As for Emily and Sarah: Likely as not they are the breadwinners in their households, given that even now, 40 percent of mothers are the primary earners in their households, a trend that shows no signs of abating. In scenario G, Sarah and Emily by 2030 are the ones who go off to Spacely Space Sprockets every morning and leave a male partner—husband, boyfriend, cohabitant—in charge of the dog and the kids. Or maybe there is no male partner: Let’s say Sarah gets tired of waiting for the right guy, so she freezes her eggs, works hard at her tech startup, and conceives at age 50 with the help of a commercial sperm donor. Emily is in a same-sex marriage and with her wife adopts a child. So now we have a Grant family comprised of exes, steps, half siblings, spouses, cohabitants, birth parents, and people whom the reproductive industry sometimes calls "collaborative reproducers." Thanksgiving gatherings are fun, but require a massive number of genetically engineered turkeys.
In fact, by the time people are living to 150, the human family has changed—not only the immediate family but the global human family. Typically, when we think of our own extended ancestry, we picture an inverted pyramid starting with a common ancestor, expanding outward with each generation. But by the time Ann and John Grant are 150, we may be living in a world where the family has itself become a kind of a cloud, a networked or latticed arrangement of relationships.
Why think about family composition when we’re talking about longevity? Because, in addition to being an inventive species, we are a caregiving species. Our relationships matter. The care we do—or do not—give one another is a big factor in how long we live. Married people tend to be healthier and to live longer. This will remain true in a world where organs can be grown in Petri dishes or spinal cords regenerated from stem cells. Somebody still has to take you to your third artificial heart replacement and drive you home from the hospital and comfort you if it hurts and make sure you get the right mix of pain meds and anti-inflammatories and that you do your physical therapy. Even if babies are someday conceived and gestated in a laboratory, somebody must care for infants to ensure they grow up to be loving, empathetic, mature human adults. There is an intriguing theory, the grandmother hypothesis, that attempts to explain why human females live past their reproductive years, a trait we share with very few species, among them killer whales. The hypothesis holds that the evolutionary purpose of grandmothers is to forage for grandchildren, and watch them when the parents are gathering and hunting. Cultures that utilized grandmothers to caregive, this theory goes, were the ones that enjoyed a spike upward in longevity.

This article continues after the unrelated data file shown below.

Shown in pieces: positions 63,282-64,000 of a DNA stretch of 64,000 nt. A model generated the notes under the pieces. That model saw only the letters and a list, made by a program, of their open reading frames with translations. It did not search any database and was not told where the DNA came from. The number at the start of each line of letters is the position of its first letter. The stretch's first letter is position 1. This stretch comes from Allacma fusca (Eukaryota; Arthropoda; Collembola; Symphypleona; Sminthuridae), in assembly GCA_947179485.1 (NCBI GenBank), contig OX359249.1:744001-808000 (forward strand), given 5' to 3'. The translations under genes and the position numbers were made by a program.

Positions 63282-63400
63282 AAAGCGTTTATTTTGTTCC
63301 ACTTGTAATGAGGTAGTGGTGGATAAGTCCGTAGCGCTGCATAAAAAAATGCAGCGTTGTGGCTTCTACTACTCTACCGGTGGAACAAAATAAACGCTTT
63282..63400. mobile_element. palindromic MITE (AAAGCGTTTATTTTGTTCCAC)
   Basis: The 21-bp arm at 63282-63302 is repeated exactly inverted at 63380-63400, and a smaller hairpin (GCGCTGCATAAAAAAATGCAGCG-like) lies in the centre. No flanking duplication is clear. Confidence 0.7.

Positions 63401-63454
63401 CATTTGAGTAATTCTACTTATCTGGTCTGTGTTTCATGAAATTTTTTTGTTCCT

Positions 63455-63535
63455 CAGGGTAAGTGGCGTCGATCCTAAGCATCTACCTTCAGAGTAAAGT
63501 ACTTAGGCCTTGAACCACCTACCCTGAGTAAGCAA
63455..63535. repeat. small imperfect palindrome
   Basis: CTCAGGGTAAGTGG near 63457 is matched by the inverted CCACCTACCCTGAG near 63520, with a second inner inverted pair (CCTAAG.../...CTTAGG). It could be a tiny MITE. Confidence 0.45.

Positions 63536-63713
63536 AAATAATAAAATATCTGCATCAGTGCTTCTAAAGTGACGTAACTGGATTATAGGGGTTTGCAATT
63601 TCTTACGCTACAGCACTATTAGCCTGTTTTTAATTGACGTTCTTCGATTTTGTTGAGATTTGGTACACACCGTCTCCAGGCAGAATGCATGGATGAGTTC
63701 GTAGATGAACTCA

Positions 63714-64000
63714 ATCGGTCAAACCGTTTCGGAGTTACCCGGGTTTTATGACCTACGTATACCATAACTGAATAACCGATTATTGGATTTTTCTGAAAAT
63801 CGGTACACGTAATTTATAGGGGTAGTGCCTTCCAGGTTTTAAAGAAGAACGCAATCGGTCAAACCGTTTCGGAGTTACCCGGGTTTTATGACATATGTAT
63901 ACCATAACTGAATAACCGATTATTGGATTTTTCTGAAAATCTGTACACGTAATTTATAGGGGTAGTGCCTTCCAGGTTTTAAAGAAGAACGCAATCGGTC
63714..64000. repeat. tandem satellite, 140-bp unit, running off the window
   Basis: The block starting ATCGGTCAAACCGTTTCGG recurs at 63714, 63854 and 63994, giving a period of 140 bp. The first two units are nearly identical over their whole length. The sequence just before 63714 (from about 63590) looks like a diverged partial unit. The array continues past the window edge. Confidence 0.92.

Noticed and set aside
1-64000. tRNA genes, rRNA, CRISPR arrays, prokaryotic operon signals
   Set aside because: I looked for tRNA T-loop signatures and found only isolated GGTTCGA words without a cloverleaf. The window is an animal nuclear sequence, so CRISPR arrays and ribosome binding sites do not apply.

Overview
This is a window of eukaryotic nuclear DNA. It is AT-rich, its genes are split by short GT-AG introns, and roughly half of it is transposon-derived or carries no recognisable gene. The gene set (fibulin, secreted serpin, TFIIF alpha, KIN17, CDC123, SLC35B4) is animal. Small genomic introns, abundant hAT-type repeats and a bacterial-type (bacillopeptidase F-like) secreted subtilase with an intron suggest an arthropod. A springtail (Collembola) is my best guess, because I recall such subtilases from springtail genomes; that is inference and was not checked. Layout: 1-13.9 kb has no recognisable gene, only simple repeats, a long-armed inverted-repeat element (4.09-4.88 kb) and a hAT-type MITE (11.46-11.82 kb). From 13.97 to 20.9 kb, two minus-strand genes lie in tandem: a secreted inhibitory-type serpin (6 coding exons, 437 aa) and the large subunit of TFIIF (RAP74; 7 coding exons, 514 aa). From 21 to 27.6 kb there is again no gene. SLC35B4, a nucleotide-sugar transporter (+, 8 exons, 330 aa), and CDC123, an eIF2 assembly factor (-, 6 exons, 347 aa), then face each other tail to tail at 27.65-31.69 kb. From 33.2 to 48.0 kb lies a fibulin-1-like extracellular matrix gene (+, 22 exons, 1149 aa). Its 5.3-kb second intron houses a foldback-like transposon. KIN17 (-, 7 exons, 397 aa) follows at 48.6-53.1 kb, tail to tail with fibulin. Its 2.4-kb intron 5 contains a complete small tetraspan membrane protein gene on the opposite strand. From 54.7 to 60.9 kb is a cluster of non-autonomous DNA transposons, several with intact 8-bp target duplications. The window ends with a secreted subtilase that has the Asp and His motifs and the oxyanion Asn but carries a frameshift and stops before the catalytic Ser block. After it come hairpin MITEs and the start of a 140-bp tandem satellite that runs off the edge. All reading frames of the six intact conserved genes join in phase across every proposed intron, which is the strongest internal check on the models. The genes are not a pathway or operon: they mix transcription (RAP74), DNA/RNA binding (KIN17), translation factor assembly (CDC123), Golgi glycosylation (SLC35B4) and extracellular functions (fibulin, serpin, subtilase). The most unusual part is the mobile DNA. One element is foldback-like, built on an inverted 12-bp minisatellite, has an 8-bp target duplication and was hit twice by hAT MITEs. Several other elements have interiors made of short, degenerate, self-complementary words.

And here's the thing about caregiving: It doesn't get more efficient with time. Unlike computer technology, human caregiving doesn’t double in processing power every two years. It remains slow and labor-intensive. Children require an enormous amount of care, and so will we, as we expand our lifespans to the next century. We will require physical care, but also emotional and psychological care. How we experience life as we approach 120 or 150 depends on the technology we create, and our access to that technology, but it also depends on our access to people we love and who love us back. What is the future of human pair bonding? Serial monogamy? Serial cohabitation? The death of marriage? A world of people who are 150 and living alone? Will assisted living, the private sector, replace the care of a spouse? Who are the close companions of tomorrow? Will a new kind of marriage evolve? Now that we have largely moved from an idea of marriage as procreative to marriage as companionate, will there be a new model: the caregiving marriage?
As our relationships evolve—halves, steps, exes—they may become more distant, less intimate. Who will assume responsibility for our physical and emotional well-being? We probably need a whole alphabet of scenarios for how the human family will evolve, but let’s not forget that the people we live with, and the way we live with them, will change as radically as our technology—and have an equally profound impact on our health and happiness, whatever outpost of space we eventually colonize.